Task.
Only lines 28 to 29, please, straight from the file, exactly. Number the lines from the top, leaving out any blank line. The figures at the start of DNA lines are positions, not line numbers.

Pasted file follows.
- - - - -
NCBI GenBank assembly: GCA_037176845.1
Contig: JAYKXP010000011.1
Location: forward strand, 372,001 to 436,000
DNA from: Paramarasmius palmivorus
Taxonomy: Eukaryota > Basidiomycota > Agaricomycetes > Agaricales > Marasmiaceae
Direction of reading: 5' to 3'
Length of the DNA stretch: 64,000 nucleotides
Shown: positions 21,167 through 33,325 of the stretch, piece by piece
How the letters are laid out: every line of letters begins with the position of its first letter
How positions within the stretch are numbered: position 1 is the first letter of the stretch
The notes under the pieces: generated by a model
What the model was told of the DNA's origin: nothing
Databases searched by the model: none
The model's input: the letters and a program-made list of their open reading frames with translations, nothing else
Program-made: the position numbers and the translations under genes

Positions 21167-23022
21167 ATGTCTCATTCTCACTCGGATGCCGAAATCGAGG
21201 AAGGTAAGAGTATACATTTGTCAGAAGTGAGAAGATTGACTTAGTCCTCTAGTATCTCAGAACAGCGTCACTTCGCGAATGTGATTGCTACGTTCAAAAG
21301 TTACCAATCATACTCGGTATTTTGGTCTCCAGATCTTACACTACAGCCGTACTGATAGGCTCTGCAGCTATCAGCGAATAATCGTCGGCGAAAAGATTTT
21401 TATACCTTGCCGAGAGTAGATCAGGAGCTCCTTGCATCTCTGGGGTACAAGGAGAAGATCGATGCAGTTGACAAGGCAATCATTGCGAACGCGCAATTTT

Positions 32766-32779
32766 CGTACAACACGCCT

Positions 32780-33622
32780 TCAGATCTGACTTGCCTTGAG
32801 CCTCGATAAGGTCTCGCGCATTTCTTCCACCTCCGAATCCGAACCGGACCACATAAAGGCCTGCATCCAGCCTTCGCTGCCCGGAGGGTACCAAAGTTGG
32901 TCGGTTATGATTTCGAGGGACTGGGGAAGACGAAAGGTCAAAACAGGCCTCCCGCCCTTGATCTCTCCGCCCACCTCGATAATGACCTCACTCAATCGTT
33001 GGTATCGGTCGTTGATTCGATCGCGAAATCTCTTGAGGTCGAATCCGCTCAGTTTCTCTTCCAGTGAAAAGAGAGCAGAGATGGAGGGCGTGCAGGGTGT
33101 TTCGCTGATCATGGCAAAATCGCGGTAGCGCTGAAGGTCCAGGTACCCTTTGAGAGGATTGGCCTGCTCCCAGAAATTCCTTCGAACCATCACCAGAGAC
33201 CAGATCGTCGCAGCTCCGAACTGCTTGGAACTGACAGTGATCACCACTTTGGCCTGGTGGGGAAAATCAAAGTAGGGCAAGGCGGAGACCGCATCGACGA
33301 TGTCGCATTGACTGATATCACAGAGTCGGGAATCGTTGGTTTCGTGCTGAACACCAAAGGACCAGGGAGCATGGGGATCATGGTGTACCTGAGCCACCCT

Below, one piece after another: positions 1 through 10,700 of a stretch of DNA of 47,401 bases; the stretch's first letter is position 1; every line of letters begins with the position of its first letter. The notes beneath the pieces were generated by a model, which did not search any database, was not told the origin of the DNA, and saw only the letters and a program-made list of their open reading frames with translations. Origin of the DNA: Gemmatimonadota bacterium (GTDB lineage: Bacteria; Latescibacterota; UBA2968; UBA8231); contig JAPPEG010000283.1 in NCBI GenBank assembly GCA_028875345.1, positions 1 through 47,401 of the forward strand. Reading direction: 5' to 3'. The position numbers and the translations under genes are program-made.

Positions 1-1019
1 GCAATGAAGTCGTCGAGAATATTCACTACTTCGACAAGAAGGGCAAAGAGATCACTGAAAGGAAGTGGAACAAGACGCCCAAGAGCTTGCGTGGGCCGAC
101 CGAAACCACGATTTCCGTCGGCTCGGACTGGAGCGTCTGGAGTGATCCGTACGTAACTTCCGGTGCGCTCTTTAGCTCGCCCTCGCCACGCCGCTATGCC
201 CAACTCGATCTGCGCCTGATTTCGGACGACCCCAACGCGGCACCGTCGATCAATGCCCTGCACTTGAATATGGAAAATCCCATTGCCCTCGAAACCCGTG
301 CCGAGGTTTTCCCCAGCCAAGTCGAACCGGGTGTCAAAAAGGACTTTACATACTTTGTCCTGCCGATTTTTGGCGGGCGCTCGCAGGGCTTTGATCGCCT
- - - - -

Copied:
33101 TTCGCTGATCATGGCAAAATCGCGGTAGCGCTGAAGGTCCAGGTACCCTTTGAGAGGATTGGCCTGCTCCCAGAAATTCCTTCGAACCATCACCAGAGAC
33201 CAGATCGTCGCAGCTCCGAACTGCTTGGAACTGACAGTGATCACCACTTTGGCCTGGTGGGGAAAATCAAAGTAGGGCAAGGCGGAGACCGCATCGACGA